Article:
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Barred Owl Populations To Be Thinned To Save Threatened Spotted Owl


Barred owls (Strix varia) are the most commonly found owl in North America. They have a wide distribution and are known for their quintessential hooting call, “Who cooks for you?” Though common and a favorite among birders, in the Pacific Northwest they pose a serious threat to another owl species, the Northern spotted owl (Strix occidentalis).

The International Union for Conservation of Nature (IUCN) is the well-respected, international determining body for species’ abundance and conservation. According to the IUCN the species is near threatened, meaning that if action is not taken immediately, the Northern spotted owl will end up within the margins of extinction. Under the protection of the Endangered Species Act (ESA), the United States Fish and Wildlife Service (USFWS) listed the Northern Spotted Owl as “threatened” in 1990.

According to the USFWS habitat loss due to timber harvesting and land development are the two major reasons for the species’ population decline. The threatened owls’ habitats have been reduced to small, fragmented sections of forests leading to fierce competition with other animals and barred owls. Consequently the populations have declined. Because barred owls are larger than spotted owls and because they have a varied diet they can easily out survive other owls species.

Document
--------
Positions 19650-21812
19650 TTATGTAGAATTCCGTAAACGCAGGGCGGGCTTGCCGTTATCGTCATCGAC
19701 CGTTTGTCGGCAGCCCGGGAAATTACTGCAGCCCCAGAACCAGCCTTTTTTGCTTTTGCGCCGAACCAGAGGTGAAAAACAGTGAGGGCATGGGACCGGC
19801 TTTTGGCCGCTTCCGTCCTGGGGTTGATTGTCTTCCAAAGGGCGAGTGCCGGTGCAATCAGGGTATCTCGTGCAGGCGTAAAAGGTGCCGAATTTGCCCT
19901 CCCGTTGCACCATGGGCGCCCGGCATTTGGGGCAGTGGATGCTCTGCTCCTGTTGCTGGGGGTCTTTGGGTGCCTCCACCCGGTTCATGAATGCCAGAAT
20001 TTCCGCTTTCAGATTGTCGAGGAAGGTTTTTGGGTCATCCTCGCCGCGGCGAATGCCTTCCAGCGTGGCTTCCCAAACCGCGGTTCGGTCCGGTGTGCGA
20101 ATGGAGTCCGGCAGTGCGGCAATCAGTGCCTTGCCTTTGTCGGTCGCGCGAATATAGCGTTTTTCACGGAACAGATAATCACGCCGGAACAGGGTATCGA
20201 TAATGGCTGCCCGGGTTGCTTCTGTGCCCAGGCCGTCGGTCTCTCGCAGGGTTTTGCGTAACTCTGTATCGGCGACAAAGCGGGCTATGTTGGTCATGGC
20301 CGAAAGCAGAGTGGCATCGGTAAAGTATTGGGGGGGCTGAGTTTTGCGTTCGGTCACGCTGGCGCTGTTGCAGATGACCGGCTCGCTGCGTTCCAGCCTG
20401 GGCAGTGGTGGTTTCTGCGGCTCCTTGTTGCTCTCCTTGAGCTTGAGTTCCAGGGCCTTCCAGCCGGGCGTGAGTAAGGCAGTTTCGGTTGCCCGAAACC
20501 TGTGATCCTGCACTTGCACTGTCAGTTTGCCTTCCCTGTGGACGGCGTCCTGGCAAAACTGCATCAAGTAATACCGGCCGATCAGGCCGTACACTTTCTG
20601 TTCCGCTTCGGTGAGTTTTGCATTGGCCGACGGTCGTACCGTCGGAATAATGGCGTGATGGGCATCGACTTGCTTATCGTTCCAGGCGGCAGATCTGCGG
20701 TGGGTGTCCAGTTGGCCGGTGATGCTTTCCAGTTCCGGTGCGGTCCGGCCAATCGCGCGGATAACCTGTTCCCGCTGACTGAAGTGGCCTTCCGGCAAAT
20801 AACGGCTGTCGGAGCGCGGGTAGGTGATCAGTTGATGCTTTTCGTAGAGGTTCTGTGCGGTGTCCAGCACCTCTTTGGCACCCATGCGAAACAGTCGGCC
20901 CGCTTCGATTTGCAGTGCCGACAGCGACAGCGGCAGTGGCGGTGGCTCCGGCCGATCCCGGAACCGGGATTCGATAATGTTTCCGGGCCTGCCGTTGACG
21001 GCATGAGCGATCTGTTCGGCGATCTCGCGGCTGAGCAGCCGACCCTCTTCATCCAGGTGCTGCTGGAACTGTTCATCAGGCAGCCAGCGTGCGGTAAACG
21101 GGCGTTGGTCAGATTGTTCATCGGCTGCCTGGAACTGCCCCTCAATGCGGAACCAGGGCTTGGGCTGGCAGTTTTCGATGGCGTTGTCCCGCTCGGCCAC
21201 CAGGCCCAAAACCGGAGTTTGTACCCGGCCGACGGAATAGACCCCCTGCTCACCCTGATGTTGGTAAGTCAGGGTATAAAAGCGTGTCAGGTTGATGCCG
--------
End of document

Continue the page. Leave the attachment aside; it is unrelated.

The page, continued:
The idea behind the experiment is to reduce populations of barred owls that are encroaching upon spotted owl habitats…

According to Mercury News biologist, and contractor for a lumber management company, Lowell Diller is harvesting barred owls in an experiment supported by the USFWS. The idea behind the experiment is to reduce populations of barred owls that are encroaching upon spotted owl habitats in order to give the threatened owls the opportunity to increase their numbers.

Mercury News reports that spotted owl populations have declined in areas by 12 percent annually even though the owls have been protected since 1990 under the ESA. The study will be published in The Journal of Wildlife Management. The expected results are that harvesting barred owls has helped spotted owls rebound. The results have not been published.

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